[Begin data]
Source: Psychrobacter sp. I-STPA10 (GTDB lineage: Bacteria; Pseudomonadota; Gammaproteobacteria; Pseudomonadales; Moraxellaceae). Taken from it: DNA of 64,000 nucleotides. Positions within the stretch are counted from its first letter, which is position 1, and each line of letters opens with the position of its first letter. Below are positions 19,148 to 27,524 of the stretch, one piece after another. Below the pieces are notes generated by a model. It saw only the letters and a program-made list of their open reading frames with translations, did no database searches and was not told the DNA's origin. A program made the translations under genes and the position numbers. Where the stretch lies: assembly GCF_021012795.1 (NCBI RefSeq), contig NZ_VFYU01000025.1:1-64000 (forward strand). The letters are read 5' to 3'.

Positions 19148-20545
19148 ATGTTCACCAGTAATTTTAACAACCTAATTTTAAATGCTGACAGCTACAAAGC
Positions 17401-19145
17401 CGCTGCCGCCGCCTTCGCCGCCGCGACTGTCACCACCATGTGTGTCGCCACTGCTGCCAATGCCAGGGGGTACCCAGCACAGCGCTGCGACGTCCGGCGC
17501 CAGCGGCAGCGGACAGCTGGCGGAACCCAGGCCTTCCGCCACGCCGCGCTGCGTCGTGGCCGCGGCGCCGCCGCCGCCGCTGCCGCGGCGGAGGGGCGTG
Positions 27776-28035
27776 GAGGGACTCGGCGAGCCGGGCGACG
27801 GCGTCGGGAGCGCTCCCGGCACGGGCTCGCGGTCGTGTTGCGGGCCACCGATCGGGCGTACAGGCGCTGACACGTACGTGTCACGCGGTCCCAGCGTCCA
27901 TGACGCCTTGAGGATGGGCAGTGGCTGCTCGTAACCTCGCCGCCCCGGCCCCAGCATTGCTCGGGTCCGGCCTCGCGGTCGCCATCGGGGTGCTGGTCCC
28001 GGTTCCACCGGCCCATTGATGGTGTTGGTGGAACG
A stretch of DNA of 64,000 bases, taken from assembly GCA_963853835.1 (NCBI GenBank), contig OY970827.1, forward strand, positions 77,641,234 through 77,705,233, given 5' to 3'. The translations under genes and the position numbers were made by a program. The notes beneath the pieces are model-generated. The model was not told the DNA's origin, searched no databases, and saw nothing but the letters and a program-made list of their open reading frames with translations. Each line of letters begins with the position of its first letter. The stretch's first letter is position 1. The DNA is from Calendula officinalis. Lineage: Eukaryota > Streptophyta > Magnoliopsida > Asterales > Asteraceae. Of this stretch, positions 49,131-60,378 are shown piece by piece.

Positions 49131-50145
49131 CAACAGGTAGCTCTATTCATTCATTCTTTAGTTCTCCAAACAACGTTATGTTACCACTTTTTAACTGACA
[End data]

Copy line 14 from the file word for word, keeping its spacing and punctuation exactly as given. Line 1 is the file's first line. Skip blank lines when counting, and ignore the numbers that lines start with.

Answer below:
49131 CAACAGGTAGCTCTATTCATTCATTCTTTAGTTCTCCAAACAACGTTATGTTACCACTTTTTAACTGACA